December 4, 2016
Turning back, and then turning off your garden's automatic watering system in December
If you live in the Phoenix, Arizona area, like I do, you know how hot it gets in the summer, and how important it is to have an automatic watering system. Mine is a simple one, which uses timers that run on batteries. And there are only two things that my timers do: frequency and duration.
Frequency means how often the water comes on, like every day, or every hours. Duration is for how long it stays on each time, like for 10 minutes, or 30 minutes. I generally leave the duration the same at 15 minutes, and in the heat of the summer, the water comes on every day, and then as the weather gets a little cooler, I switch it to 48 hours, then 72, hours, the once a week.
It's been crazy hot this year in Phoenix, so I've left the frequency on at 48 hours. And then suddenly, wham, it's winter cold, and I've switched it to once a week. Right around Christmas I turn the water off completely, and don't turn it on again until February, or late January. Phoenix tends to get light rain in late December and in January, which I call "Christmas rains", and for my bulbs I'll get out there and hand water every few days in the winter.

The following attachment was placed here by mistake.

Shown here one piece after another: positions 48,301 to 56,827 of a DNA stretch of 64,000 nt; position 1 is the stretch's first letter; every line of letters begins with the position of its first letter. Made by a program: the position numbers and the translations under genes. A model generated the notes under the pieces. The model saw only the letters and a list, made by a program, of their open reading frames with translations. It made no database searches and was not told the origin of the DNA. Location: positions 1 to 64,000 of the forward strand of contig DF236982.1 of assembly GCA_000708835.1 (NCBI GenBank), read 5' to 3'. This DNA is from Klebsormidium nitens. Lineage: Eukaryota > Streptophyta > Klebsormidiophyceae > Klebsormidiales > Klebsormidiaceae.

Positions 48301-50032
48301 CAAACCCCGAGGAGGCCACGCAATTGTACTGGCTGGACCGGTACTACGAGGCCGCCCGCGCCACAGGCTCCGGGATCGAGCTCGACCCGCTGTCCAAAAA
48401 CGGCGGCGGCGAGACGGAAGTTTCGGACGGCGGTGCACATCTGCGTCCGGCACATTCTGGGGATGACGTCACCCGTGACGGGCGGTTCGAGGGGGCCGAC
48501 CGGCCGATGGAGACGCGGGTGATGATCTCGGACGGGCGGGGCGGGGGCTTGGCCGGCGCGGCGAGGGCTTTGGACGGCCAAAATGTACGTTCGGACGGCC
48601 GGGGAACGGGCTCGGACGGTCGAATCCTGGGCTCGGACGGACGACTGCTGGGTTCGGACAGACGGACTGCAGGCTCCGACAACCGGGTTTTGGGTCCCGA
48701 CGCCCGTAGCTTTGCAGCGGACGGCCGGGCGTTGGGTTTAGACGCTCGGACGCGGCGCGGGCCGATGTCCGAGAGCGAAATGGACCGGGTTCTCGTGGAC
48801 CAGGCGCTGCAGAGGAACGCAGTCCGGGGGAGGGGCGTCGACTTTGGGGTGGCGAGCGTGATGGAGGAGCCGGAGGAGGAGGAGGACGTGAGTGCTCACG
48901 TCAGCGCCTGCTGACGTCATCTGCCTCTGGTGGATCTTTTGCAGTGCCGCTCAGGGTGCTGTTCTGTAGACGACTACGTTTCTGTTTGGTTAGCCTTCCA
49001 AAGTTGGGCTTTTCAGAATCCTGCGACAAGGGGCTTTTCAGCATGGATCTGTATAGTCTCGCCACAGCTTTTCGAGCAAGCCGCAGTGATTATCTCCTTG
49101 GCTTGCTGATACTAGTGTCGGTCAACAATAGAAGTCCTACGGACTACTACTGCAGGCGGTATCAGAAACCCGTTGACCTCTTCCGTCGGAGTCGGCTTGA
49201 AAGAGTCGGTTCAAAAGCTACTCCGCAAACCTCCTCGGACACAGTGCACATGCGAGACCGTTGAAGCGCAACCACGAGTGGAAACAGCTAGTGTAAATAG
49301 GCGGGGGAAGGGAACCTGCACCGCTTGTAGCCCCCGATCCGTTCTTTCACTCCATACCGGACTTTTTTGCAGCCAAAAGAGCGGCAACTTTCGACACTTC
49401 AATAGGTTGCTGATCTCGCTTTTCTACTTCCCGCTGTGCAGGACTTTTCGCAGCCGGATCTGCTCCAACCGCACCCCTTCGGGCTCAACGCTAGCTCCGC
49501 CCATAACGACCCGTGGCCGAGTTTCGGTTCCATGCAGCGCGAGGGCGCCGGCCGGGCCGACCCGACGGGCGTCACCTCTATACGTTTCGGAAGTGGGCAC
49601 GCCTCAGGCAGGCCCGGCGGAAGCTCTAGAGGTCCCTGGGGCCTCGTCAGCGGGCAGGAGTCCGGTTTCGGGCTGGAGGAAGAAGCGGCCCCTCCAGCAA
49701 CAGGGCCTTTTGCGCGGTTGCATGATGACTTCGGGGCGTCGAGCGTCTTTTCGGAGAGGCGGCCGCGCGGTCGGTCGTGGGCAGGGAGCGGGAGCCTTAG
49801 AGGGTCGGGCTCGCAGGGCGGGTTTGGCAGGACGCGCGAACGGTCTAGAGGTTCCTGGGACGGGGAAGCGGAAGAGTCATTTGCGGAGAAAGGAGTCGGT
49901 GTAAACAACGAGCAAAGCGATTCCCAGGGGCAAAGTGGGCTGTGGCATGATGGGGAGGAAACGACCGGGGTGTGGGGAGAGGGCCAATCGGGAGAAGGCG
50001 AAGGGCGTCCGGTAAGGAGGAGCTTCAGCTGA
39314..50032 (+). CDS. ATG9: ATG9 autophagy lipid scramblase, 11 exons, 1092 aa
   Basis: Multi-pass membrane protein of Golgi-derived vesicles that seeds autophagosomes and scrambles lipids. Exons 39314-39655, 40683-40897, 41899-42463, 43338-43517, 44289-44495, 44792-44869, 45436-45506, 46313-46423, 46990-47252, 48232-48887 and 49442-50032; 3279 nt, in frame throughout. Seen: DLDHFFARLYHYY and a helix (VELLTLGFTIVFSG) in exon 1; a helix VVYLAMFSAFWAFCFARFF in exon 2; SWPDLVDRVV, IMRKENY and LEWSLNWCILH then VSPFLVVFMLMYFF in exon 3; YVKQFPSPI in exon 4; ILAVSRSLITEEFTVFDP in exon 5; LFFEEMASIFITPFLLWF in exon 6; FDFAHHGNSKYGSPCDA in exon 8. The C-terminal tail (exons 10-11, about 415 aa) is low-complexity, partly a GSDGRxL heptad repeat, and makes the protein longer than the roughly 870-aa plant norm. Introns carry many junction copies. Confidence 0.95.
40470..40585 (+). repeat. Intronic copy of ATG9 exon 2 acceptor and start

My garden uses very little water, and of course I don't have grass, so I don't need to use the watering system at all in the winter. This not only saves me money, and conserves water, but my plants don't want water when it's cold, especially my cycads, which can die from root rot by having their feet in cold water.
I've been using this system for over twenty years now, and every once in a while I think maybe I should invest in a more expensive system. But this system works great, and when the timers fail (which they do!), I just get another one. I keep a spare timer sitting around. And I keep plenty of batteries around, too. It's a simple system, but it works for me, and the plants love it.
Posted by Brad Hall